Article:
Chemical immobilization is often needed for safe and effective capture and handling of wildlife. We evaluated medetomi-dine (125, 150, 175, or 200 μg/kg; for synergistic effects and relaxation) mixed with ketamine (1.5 mg/kg; for relatively shorter recovery) and tiletamine-zolazepam (1.0 mg/kg; for rapid induction) in 22 female white-tailed deer (Odocoileus virginianus) at the University of Georgia Whitehall Deer Research Facility in Athens, Georgia, USA, on 14–15 and 21 May 2009. Deer were weighed before treatment, hand-injected intramuscularly (IM) while restrained in a squeeze chute, and released into a pen for monitoring. We measured rectal temperature, respiration rate, heart rate, hemoglobin saturation (using pulse oximetry), and arterial blood gases at 0, 10, and 20 min postimmobilization. We found no differences in induction time with different doses of medetomidine. Deer became laterally recumbent for all treatments combined at a median of 4.2 (2.6–21.3) min and were approachable by a median of 4.8 (3.5–21.8) min. Twelve of the 22 deer had rectal temperatures >40 C at time 0 and were treated with a cold-water enema. Hemoglobin saturation, estimated using pulse oximetry, was 79.5, 82.0, and 82.3% at times 0, 10, and 20, respectively. We injected atipame-zole (0.35 mg/kg, IM) for reversal. Recovery occurred sooner and was more consistent for 125 and 150 μg/kg medetomidine whereby deer stood with minimal sedation to moderate ataxia within 60–90 min after atipamezole administration. We recommend using 150 μg of medetomidine with ketamine (1.5 mg/kg) and tiletamine-zolazepam (1.0 mg/kg) to provide effective and safe chemical immobilization of white-tailed deer.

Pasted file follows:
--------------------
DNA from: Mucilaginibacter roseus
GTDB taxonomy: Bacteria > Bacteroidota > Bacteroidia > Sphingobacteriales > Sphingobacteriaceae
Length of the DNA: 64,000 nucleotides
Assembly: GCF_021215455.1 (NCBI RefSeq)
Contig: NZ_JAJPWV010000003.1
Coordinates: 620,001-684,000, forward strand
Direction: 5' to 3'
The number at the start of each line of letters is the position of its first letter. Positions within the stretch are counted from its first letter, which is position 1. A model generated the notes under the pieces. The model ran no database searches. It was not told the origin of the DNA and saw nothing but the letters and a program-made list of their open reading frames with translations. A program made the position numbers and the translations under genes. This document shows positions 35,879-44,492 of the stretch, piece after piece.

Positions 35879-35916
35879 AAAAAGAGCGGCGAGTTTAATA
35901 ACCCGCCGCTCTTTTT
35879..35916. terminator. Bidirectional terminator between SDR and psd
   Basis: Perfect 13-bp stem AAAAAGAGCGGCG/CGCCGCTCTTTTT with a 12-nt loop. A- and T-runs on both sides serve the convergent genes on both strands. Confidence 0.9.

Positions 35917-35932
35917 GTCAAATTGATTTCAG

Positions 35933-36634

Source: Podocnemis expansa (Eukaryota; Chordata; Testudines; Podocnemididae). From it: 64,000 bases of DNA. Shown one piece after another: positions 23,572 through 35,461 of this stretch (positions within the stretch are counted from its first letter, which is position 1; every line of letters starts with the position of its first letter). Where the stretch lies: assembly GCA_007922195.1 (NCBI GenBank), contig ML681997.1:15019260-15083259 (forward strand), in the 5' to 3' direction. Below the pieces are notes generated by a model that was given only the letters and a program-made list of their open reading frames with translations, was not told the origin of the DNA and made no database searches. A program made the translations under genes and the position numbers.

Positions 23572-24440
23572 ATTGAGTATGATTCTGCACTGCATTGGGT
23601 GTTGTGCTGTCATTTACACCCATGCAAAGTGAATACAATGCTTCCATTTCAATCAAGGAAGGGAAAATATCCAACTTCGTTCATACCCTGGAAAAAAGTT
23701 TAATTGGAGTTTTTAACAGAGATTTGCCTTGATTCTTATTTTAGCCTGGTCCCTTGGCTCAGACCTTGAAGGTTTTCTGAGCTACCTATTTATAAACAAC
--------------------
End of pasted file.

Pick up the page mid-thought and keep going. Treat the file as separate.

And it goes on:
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Vol. 48 • No. 2